Secateurs are hand cutting tools which cut when the handles are squeezed, and spring open when released. There are two main types:
1) The scissor cut where two blades shearing past each other create a cutting action. If the blades are in good condition then the cut is clean and will not bruise plant material.
2) The anvil cut has a sharp blade cutting straight down onto a flat (anvil) surface. This type generally cuts more easily than the scissor type , but can bruise or tear plant material more readily
Maintenance of Secateurs
Moving parts should be regularly oiled. Any parts susceptible to rusting should be wiped with an oily rag, or sprayed with a lubricant/protectant such as CRC or WD-40.
The cutting blades should be regularly sharpened - anvil types the blade should be sharpened on both sides, for scissor types the blades should only be sharpened on one side (the outer edge or side furthest away from the other blade).
Chainsaws should be treated with respect, and the manufacturer's instructions followed carefully.
By practicing your cutting you will soon be ready to tackle interesting work. The two basic chainsaw cuts are:
1) Crosscutting...the typical cut at 90 degrees angle to the log.
2) Ripping...cutting the log length ways. This is generally made by lying the log on the ground.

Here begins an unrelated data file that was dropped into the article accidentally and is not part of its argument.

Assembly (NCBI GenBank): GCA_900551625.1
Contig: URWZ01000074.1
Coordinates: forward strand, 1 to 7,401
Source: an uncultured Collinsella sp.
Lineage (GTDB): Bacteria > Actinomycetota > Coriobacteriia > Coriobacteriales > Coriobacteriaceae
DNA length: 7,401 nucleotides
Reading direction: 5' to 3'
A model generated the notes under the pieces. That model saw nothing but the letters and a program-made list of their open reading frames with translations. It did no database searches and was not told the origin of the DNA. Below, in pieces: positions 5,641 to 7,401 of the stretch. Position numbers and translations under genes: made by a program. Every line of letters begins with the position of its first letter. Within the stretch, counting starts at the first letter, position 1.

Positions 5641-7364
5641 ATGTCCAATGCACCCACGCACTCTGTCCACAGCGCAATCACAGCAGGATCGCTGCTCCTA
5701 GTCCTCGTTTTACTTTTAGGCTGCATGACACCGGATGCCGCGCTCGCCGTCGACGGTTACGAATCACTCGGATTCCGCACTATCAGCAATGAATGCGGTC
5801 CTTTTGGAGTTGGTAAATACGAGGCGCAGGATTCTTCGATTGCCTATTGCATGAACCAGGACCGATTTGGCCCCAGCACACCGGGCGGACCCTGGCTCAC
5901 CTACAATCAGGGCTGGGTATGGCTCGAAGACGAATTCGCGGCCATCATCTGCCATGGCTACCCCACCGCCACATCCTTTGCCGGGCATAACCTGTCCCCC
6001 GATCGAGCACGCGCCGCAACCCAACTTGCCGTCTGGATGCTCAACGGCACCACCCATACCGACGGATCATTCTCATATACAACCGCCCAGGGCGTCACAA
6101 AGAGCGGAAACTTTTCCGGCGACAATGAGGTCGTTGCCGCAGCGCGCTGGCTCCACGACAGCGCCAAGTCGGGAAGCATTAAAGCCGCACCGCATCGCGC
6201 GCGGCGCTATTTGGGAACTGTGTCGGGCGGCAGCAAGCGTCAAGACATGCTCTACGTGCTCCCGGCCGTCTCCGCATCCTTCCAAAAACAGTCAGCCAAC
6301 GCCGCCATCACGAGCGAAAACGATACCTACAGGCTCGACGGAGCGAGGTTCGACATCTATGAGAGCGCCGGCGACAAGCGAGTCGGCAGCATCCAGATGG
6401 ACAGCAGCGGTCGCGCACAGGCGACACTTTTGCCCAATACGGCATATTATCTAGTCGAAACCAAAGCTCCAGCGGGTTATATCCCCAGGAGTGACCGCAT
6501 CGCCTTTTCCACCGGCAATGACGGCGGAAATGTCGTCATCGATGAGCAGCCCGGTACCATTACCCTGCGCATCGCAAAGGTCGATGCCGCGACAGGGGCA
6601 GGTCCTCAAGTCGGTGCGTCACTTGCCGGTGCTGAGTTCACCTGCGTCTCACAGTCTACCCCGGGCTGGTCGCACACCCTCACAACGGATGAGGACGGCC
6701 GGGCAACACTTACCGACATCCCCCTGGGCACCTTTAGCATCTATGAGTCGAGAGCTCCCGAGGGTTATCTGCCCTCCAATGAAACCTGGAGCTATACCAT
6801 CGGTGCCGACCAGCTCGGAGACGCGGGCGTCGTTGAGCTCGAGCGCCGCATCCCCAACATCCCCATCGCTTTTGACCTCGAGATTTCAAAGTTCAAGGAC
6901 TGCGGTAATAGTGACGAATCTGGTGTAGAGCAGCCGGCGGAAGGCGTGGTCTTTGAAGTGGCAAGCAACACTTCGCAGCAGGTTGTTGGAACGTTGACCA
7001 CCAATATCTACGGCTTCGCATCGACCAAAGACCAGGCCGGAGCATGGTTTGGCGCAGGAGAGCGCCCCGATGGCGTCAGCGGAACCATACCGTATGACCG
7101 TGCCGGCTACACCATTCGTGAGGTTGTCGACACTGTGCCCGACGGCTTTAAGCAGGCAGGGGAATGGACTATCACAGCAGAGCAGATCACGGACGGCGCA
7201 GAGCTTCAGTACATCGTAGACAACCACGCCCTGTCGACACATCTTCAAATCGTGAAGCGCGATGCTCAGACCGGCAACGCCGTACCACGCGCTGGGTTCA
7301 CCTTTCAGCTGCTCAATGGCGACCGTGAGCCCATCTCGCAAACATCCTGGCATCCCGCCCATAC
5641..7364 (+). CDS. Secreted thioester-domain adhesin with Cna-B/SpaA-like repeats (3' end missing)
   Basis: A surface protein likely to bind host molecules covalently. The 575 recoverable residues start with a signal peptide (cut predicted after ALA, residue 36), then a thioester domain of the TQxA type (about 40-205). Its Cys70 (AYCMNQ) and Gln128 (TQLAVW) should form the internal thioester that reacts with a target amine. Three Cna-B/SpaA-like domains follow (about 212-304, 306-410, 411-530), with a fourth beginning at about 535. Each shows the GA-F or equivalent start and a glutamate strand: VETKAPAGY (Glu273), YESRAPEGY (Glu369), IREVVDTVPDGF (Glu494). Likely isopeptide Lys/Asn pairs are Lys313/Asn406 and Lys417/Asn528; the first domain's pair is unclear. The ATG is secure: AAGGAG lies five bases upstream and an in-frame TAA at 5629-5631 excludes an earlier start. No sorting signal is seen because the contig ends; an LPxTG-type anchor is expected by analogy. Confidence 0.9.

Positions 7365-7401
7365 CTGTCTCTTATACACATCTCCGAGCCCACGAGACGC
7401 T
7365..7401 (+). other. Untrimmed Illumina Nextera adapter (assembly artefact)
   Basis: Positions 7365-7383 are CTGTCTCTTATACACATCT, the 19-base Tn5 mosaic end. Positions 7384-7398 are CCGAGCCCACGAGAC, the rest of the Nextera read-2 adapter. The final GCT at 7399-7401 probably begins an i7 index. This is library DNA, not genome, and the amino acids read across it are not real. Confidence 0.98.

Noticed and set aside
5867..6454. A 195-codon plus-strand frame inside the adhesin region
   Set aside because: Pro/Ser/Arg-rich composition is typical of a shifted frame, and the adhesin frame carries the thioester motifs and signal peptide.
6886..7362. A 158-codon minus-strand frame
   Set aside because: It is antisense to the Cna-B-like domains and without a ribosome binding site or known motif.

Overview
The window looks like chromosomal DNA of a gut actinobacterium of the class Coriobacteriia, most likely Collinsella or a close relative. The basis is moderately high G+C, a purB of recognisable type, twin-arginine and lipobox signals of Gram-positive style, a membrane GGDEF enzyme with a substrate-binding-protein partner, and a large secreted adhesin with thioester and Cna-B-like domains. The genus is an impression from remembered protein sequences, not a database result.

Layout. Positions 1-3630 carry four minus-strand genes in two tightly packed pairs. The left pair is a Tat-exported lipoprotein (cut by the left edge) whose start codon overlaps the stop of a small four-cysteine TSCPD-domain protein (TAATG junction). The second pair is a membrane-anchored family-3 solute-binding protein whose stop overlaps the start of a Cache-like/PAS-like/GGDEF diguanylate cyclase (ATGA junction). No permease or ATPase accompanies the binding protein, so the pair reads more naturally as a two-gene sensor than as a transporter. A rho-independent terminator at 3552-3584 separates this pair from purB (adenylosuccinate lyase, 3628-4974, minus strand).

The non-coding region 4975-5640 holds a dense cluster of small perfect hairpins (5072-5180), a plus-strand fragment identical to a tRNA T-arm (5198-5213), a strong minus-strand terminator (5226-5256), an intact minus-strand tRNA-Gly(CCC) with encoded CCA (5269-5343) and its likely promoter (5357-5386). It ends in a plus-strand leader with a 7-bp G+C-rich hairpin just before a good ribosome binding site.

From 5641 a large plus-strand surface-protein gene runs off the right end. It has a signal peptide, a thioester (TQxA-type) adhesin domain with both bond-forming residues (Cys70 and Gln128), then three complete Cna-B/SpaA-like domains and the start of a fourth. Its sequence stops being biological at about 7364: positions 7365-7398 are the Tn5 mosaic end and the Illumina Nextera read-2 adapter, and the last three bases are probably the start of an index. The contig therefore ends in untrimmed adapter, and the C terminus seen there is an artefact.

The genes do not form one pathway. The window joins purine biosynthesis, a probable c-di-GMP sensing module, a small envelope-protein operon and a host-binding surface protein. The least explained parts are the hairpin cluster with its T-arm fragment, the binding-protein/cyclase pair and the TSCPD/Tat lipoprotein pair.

When using the chainsaw, you will need a combination of these cuts.
All types of garden furniture and features can be created using a chainsaw - tables, seats, fences, steps, pergolas, buildings, etc. Some of the cuts you might use are outlined in more detail below:
BORING...To begin the cut, hold the saw so that the bar points up (this counteracts the tendency of the moving chain to crawl up the log). Cut a slot 3 cm or so deep in the surface of the log. Now pivot the body of the saw level with the slot and press the bar straight in to the slot. This type of cut is essentially putting the tip of the saw on the first slot you cut and then pushing it straight into the wood. This cut is used for making corner joints.
CORNER JOINTS...By boring then crosscutting into the bore, a section of log can be notched. This notch is a few inches from the end of the log. A second cut is made, creating a second notch at right angles to the first notch. You will finish with a piece of timber which is round along the full length except close to one end where it dips in the notched section to a square piece.
LAP JOINTS...An end lap joint is simply a crosscut and a rip made at the end of a log. Two such joins enable two short logs to be joined together to form one long log...such as in the wall of a log cabin.
CORNER NOTCHING...Round notching is best because its shape prevents the collection of water. Here a rounded notch is cut so that one log will fit on top of another. It is useful to use chalk to mark the width of one log on the other to know how much to cut out. They should fit together tightly.